A gastrostomy is the creation of an external opening in the abdominal wall through which a feeding tube (usually called a G-tube) is placed in the child’s stomach. This is appropriate for children who cannot eat normally because of chronic swallowing problems or long-term pain in the mouth or throat, or for children who have lost their appetite for a prolonged period because of disease or treatment. The stomach end of the feeding tube has a small balloon on it that prevents it from being accidentally pulled out.
A skilled gastroenterologist or surgeon can perform the procedure in about 10 minutes. Most children have general anesthesia for the procedure and remain in the hospital for 1 to 2 days after the operation to receive pain medication and make sure they can tolerate tube feedings. After 2 to 3 months, the tube may be replaced with an unobtrusive skin-level device called a button. After a short recovery, children may play, bathe, and swim normally.
The G-tube is used for liquid feedings and medications for as long as the child needs it. If a child no longer requires the tube, it is removed and a bandage is placed over the site. The wound closes spontaneously in a day or two.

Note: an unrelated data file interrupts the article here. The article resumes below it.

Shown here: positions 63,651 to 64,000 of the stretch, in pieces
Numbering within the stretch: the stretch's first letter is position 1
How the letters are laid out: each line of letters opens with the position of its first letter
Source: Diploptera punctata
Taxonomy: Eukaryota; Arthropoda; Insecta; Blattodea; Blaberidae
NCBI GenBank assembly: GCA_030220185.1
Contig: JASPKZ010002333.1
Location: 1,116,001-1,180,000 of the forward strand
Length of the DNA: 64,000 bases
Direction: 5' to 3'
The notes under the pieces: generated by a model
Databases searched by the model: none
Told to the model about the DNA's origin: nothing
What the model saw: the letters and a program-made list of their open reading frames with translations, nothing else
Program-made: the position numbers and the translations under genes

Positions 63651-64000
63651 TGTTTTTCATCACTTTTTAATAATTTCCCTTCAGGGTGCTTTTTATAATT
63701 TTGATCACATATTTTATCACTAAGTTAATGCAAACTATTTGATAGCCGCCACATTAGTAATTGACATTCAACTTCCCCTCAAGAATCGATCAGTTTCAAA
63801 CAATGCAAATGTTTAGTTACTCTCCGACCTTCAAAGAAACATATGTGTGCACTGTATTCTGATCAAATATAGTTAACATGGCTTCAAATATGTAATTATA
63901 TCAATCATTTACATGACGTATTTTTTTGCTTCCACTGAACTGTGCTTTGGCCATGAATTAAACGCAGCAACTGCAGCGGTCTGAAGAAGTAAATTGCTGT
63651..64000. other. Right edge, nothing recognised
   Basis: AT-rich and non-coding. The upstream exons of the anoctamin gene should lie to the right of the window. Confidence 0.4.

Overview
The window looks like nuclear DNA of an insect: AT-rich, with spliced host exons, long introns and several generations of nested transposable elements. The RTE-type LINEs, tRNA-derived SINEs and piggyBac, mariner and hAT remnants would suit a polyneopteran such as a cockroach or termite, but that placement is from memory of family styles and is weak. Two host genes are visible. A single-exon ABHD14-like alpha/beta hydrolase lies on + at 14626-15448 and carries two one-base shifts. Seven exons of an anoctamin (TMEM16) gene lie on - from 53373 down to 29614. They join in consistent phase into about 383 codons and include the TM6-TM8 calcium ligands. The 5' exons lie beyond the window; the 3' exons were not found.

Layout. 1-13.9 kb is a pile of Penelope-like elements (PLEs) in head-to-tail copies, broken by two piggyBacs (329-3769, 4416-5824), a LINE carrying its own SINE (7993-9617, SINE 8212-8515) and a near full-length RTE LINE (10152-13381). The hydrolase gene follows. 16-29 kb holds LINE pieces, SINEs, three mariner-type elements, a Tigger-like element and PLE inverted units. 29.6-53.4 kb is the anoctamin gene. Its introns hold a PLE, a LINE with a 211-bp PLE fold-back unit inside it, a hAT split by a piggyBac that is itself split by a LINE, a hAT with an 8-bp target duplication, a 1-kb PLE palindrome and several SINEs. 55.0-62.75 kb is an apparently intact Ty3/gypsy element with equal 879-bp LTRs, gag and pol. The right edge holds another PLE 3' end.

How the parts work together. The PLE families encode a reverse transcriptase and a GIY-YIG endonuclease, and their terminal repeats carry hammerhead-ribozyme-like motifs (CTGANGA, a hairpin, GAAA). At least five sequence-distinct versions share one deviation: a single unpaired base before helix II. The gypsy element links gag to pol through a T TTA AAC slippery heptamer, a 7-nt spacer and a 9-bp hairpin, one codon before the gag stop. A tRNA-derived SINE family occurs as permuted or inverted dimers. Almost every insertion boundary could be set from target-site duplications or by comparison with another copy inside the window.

Intravenous pyelogram (IVP)
My daughter was diagnosed with hepatoblastoma when she was 3 months old. During her second round of chemo, I told them that the sound of her crying had changed, and she was coughing a lot while nursing. It turns out her vocal cords were paralyzed from the vincristine. She was in a lot of pain and needed to be on a continuous drip for that. I couldn’t nurse her anymore so they put a G-tube in because they were afraid she might aspirate and get pneumonia. We had the same surgeon who had put in her Hickman® and did the biopsy. She needed a way to get nutrition, but it was very hard not to be able to nurse her.